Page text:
Bone scans find pain source in cerebral palsy patients

April 1, 2008

Whole-body technetium-99m bone scans are helping orthopedic surgeons locate the source of unexplained pain for children with cerebral palsy who cannot describe where their discomfort resides.

Whole-body technetium-99m bone scans are helping orthopedic surgeons locate the source of unexplained pain for children with cerebral palsy who cannot describe where their discomfort resides.

A retrospective study published in the Journal of Pediatric Orthopaedics (2008;28[1]:112-117) determined that three-phase whole-body bone scans helped positively identify the source of pain for 53% of 45 patients whose ages ranged from three to 20 years.

The rate may appear low, but it is satisfying considering the circumstances, said senior investigator Dr. Freeman Miller. The protocol is almost exclusively applied for children who lack the ability to verbalize or otherwise describe the location of their pain. Miller is director of the cerebral palsy program at Alfred I. DuPont Hospital for Children in Wilmington, DE.

"It is just for children who are crying and parents who know something is wrong but don't know where the problem lies," he said.

The nuclear medicine protocol adds a global survey to the regionally focused strategy that attending physicians typically use for such cases. Miller's diagnostic protocol is organized as follows:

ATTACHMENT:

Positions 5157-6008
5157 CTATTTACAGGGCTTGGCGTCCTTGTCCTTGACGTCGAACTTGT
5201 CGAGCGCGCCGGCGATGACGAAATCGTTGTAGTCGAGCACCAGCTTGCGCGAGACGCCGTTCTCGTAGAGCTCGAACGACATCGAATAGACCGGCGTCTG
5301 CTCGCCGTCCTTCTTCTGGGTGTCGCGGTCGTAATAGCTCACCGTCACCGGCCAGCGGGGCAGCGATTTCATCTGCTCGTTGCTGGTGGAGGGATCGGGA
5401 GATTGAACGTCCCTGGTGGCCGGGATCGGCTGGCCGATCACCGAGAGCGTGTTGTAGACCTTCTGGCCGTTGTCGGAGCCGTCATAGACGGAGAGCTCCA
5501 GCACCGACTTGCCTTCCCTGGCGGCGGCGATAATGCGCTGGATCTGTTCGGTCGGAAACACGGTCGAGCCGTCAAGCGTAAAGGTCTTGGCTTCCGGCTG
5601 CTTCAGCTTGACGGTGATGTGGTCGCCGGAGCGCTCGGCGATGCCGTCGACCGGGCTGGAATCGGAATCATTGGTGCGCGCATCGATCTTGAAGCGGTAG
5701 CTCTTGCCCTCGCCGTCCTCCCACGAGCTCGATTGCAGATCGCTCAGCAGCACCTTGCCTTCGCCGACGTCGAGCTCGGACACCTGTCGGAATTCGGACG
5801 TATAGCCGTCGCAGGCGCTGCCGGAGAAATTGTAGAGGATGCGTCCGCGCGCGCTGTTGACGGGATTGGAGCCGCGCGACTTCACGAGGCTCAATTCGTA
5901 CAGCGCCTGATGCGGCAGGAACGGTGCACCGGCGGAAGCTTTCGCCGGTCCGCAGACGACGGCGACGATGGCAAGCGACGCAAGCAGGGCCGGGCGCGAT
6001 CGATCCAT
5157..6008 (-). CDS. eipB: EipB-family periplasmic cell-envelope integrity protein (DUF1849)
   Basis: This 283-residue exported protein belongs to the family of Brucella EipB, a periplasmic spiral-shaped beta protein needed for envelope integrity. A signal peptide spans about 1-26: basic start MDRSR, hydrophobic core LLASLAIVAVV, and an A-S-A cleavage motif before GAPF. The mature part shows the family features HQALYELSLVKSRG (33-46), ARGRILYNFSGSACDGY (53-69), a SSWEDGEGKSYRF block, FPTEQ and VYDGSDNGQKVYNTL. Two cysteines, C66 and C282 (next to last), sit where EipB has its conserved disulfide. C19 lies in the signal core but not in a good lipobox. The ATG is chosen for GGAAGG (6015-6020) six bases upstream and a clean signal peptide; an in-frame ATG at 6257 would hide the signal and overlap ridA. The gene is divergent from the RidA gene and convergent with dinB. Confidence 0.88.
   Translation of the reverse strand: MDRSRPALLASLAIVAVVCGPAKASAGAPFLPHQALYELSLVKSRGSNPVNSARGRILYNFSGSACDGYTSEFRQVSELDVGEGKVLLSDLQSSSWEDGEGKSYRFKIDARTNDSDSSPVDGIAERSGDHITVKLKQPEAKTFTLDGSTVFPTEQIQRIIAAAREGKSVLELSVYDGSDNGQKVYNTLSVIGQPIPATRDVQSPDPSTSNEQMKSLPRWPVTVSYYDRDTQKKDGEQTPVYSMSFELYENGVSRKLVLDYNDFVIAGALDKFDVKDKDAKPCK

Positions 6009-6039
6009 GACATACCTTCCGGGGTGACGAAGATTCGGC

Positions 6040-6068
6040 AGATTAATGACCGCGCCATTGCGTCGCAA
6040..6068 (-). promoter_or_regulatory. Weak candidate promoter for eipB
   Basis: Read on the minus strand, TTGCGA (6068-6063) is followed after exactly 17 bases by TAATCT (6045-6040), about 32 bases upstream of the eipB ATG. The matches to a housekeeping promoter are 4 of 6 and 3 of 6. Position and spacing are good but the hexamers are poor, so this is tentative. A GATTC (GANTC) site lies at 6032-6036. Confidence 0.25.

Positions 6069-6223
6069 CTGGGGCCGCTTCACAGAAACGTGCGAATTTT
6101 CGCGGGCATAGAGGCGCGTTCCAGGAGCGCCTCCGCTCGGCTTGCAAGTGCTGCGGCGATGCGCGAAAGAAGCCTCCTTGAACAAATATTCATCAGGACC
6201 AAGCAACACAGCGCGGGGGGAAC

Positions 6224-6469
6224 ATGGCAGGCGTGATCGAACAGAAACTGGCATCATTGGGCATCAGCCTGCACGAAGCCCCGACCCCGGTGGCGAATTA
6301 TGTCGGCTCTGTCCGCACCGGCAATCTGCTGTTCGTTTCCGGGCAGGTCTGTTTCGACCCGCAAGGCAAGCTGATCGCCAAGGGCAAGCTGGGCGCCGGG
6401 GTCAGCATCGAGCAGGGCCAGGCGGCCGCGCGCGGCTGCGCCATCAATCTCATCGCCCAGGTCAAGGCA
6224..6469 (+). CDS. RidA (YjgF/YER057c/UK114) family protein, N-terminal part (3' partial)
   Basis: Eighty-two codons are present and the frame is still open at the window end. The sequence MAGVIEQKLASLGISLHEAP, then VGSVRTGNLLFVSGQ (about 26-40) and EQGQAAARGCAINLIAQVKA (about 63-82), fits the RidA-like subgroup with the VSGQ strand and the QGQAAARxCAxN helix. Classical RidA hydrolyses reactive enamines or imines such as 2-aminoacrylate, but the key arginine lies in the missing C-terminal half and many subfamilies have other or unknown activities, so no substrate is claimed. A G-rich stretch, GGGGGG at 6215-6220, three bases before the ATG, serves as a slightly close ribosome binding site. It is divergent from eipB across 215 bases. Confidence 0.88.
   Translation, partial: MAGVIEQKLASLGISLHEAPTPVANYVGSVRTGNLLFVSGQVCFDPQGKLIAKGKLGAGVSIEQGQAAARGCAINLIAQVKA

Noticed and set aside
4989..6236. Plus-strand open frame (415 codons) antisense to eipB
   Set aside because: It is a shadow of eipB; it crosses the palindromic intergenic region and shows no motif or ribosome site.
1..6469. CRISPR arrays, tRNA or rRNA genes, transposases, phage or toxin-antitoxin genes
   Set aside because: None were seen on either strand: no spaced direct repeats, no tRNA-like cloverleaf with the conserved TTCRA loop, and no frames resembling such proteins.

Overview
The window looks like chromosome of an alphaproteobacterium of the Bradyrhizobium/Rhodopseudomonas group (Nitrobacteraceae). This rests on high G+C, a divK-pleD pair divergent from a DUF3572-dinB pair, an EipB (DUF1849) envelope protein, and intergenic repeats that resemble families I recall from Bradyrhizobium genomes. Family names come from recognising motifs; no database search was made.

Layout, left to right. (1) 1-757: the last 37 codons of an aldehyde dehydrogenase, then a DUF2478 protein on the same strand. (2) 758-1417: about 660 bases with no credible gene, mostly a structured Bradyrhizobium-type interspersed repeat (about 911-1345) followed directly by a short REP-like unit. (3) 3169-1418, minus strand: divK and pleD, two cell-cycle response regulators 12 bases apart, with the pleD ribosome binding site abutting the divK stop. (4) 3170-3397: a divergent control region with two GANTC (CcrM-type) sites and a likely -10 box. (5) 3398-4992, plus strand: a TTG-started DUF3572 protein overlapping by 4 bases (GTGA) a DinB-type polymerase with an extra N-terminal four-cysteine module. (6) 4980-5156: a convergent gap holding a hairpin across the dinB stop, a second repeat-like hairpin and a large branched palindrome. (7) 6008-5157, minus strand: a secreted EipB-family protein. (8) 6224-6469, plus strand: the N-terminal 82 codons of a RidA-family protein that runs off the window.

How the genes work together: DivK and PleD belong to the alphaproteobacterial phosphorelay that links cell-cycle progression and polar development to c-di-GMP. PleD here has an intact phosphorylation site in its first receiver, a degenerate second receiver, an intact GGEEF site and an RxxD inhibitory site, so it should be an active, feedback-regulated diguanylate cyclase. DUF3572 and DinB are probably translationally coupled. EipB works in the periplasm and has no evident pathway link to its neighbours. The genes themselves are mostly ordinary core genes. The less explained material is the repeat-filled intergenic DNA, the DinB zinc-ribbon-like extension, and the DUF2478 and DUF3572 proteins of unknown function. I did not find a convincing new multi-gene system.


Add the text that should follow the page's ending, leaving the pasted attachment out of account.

• A physical exam to localize the pain based on a consultation with parents or caregivers;

• A pelvic radiograph for constipation or subluxation of the hip;

• After a negative radiograph, lab tests measuring the white blood cell count and sedimentation rate for evidence of infection (a high white cell count may lead to abdominal ultrasound for various conditions or a maxillary sinus radiograph for possible sinusitis);

• After negative lab tests, a whole-body Tc-99m bone scan including planar and 3D imaging.

Based on studies conducted in Miller's department between 1998 and 2005, first author Dr. Gela Bejelidze found the source of pain was identified in all 24 patients with a positive bone scan. It was deemed instrumental in establishing a diagnosis or localization for 22 patients.

Fractures were the source of pain for 10 patients. Other diagnoses included four cases of painful internal hardware, two spondylolysis cases, two sinusitis cases, and one each of osteomyelitis, degenerative bone changes, bursitis, cellulitis, obstructed kidney, and slipped capital femoral epiphysis.

An orthopedic diagnosis was not possible for the 21 patients with a negative bone scan.

"I was pretty happy with the results," Miller said. "Without bone scanning, we would be at a loss about where to go next."

-By James Brice